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Pumpkin Madness

Author: Cara Walsh

October 10, 2014

Pumpkin Madness

Author: Cara Walsh

October 10, 2014

It’s that time of year again, fall is here! For most of the country, the weather starts cooling down, the leaves change colors, and you can finally start taking out your sweaters, scarves and boots. However, for us here in California, 80-100 degree weather is still the norm. Leaves don’t change colors and you most certainly can still wear shorts and sandals. Not complaining, but the best way to get into the fall spirit is to embrace everything pumpkin! Many times this can lead to poor diet choices and over eating. However, it is possible to enjoy the pumpkin season and keep your weight down!

Make your Own Pumpkin Spice Latte

Fall is often synonymous with a Starbucks Pumpkin Spice latte. While Starbucks certainly isn’t the only coffee shop offering this drink, they do offer one of the worst nutritional profiles. For a tall (small sized) coffee, its 330 calories, 14 g fat, 9 g saturated fat, 39 g carbohydrates and 37 g of sugar. Not to mention the recent concerns regarding all of the artificial additives and chemicals Starbucks adds to their drinks. Try this recipe below when you are craving a fall drink without all the calories and sugar!

Homemade Pumpkin Spice Latte

Pumpkin Spice Latte


  • 1 shot espresso or 4 oz. strong coffee
  • ¾ cup fat free or nondairy milk (soy, almond, etc.)
  • 3 tbsp. pumpkin puree
  • 1 tbsp. maple syrup
  • 5 drops Stevia
  • 1/8 tsp. of pumpkin pie spice
  •  1/8 tsp. vanilla extract


  1. Place coffee, pumpkin, spices, vanilla extract and maple syrup in a blender.
  2. Steam milk with added stevia on the stove top until it is simmering.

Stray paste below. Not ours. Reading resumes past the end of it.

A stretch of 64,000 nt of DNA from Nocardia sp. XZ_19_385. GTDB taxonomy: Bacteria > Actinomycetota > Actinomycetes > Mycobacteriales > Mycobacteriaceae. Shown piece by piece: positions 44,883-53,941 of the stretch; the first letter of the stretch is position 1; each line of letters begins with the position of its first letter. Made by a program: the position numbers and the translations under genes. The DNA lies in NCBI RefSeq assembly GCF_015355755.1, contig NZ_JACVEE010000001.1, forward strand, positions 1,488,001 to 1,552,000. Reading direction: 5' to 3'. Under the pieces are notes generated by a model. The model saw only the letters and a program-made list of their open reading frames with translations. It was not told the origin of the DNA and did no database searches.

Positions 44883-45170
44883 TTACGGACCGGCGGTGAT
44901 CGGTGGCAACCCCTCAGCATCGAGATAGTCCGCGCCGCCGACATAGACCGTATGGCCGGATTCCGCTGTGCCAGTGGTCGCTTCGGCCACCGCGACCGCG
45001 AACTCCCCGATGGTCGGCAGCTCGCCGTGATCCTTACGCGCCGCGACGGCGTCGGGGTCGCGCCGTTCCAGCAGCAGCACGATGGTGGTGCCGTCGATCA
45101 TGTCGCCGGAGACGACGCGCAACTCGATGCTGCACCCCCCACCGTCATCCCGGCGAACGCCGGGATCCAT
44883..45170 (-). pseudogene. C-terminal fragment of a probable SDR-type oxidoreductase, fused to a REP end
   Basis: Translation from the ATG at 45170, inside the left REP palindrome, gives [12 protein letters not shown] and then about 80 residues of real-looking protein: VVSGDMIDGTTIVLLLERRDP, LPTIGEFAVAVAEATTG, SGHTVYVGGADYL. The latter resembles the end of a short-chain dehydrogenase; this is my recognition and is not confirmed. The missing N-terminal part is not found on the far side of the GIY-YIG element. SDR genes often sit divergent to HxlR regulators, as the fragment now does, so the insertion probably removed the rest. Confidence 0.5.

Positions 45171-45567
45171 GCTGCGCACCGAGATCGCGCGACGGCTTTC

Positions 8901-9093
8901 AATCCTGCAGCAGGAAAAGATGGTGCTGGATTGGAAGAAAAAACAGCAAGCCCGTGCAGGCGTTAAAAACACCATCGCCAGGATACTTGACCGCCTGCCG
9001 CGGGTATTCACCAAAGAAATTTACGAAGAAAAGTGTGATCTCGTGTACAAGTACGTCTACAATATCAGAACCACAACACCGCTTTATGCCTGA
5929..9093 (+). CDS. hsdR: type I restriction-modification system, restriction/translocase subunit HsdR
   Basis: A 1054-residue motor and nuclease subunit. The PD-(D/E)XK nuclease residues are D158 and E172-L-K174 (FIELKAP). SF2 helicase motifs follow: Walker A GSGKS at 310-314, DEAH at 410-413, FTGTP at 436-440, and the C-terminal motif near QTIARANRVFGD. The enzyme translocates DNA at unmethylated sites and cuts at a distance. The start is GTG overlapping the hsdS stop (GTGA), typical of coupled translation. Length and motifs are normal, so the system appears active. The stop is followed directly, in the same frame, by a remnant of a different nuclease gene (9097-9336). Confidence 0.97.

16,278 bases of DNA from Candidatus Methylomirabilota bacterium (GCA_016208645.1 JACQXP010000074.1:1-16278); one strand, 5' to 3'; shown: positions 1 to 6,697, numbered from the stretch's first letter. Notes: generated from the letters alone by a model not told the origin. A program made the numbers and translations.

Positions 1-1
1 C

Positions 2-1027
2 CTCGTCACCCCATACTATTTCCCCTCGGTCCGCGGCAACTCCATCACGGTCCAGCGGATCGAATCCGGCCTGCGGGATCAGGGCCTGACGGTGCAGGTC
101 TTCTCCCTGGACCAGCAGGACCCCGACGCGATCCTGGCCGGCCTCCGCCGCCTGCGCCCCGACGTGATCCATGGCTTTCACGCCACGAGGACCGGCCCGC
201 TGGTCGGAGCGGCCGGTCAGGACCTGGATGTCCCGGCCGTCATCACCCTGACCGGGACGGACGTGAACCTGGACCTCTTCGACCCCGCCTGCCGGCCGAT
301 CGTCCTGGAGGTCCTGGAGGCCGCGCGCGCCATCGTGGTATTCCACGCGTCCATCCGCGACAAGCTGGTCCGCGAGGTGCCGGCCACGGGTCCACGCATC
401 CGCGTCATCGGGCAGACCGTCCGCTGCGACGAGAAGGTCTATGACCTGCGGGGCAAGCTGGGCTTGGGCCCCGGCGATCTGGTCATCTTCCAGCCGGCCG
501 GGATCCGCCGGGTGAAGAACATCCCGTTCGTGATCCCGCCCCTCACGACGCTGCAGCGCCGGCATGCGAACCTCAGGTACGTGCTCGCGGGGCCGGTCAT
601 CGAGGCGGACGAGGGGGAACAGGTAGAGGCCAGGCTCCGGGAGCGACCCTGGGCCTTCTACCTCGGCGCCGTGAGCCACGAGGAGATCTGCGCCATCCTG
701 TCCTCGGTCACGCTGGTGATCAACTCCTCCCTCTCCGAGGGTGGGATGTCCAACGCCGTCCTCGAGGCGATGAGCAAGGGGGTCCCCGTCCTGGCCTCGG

3. Place milk briefly in blender to combine.
  4. Pour mixture into a coffee mug and let sit for one minute to let the milk and foam separate from each other.
  5. This version contains only 185 calories and 22 grams of sugar, which come mostly from natural sources.

Recipe found here.

Use Pumpkin Puree as a Fat Substitute in Recipes

Pumpkin puree has a creamy, delicious consistency that can be used as a substitute for fat (butter, oil, etc.) in many recipes. It is an extremely easy substitution, especially when baking muffins. Some other options include pancakes, waffles or oatmeal. For comparison, if switching out pumpkin for butter—¼ cup butter has 407 calories, 46 g of fat and 29 g saturated fat, while ¼ cup of pure pumpkin puree has 20 calories, 0.2 g of fat and 0 g saturated fat. Just by making one substitution to the recipe you will save 387 calories, 45.8 g of fat and 29 g of saturated fat.

Try this recipe at home for a healthier muffin alternative.

Pumpkin Muffins

Pumpkin Muffin


  • 1 can (15 oz.) pumpkin puree
  • ½ cup apple sauce
  • 2 large eggs
  • 1 tsp. vanilla
  • ½ cup brown sugar
  • 2 cups flour
  • 1 tsp. baking powder
  • 1 tsp. baking soda
  • 3 tsp. pumpkin pie spice
  • ½ tsp. salt.


  1. Combine pumpkin, eggs, apple sauce, brown sugar and vanilla in large bowl—stir until combined.
  2. Mix flour, baking powder, baking soda, pumpkin pie spice and salt together in a separate bowl.
  3. Add dry ingredients to wet.
  4. Bake for 20-25 minutes at 350°.

Visit a Pumpkin Patch or Outdoor Farm

Thankfully, most pumpkin patches don’t have food temptations. Plus, you get to walk around outside, get some exercise and maybe carry around a heavy pumpkin (as an added workout).

Or you could visit an apple orchard. They will let you pick your own apples and take them home with you. It is a fun, healthy activity for the whole family to enjoy!

Pumpkin Patch Rows

However you choose to enjoy this fall season, make sure you embrace your health!

About the Author:

Cara Walsh
Counselor at The Carmel Mountain Ranch Medifast Weight Control Center
Cara Walsh is a Registered Dietitian and Certified Weight Control Counselor. Cara received her bachelor’s degree in Nutritional Science from San Diego State University and completed her dietetic internship to become a registered dietitian through the Utah State University. Cara is currently completing her Masters in Dietetic Administration through Utah State University. Cara has always had a passion for healthy eating and cooking. She loves to focus on how food can heal and provide nutrition-while tasting delicious. Cara thrives on helping others reach their full potential nutritionally. In her spare time she enjoys reading, going to Pilates and running the boardwalk on the Pacific Ocean with her son and husband.

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